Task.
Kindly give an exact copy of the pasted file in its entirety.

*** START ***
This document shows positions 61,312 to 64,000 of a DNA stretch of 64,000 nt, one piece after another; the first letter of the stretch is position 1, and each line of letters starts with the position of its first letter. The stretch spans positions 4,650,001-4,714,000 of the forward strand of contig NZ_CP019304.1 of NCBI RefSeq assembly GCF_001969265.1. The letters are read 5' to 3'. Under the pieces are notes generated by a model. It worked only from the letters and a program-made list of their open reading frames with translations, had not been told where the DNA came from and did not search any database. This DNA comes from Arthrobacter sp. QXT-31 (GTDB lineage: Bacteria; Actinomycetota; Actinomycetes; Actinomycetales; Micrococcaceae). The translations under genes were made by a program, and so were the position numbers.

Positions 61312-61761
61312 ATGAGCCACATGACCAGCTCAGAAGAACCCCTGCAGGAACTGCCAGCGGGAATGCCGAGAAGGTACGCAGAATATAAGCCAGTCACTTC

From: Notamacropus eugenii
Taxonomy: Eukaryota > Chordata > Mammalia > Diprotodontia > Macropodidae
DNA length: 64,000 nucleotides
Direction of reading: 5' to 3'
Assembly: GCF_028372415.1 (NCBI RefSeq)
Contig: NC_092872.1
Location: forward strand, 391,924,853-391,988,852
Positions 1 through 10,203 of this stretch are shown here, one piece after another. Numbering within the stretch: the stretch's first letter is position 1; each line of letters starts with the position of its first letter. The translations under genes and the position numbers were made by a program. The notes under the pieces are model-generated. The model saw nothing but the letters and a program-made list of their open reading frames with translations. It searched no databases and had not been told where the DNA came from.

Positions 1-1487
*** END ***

This document shows positions 61,312 to 64,000 of a DNA stretch of 64,000 nt, one piece after another; the first letter of the stretch is position 1, and each line of letters starts with the position of its first letter. The stretch spans positions 4,650,001-4,714,000 of the forward strand of contig NZ_CP019304.1 of NCBI RefSeq assembly GCF_001969265.1. The letters are read 5' to 3'. Under the pieces are notes generated by a model. It worked only from the letters and a program-made list of their open reading frames with translations, had not been told where the DNA came from and did not search any database. This DNA comes from Arthrobacter sp. QXT-31 (GTDB lineage: Bacteria; Actinomycetota; Actinomycetes; Actinomycetales; Micrococcaceae). The translations under genes were made by a program, and so were the position numbers.

Positions 61312-61761
61312 ATGAGCCACATGACCAGCTCAGAAGAACCCCTGCAGGAACTGCCAGCGGGAATGCCGAGAAGGTACGCAGAATATAAGCCAGTCACTTC

From: Notamacropus eugenii
Taxonomy: Eukaryota > Chordata > Mammalia > Diprotodontia > Macropodidae
DNA length: 64,000 nucleotides
Direction of reading: 5' to 3'
Assembly: GCF_028372415.1 (NCBI RefSeq)
Contig: NC_092872.1
Location: forward strand, 391,924,853-391,988,852
Positions 1 through 10,203 of this stretch are shown here, one piece after another. Numbering within the stretch: the stretch's first letter is position 1; each line of letters starts with the position of its first letter. The translations under genes and the position numbers were made by a program. The notes under the pieces are model-generated. The model saw nothing but the letters and a program-made list of their open reading frames with translations. It searched no databases and had not been told where the DNA came from.

Positions 1-1487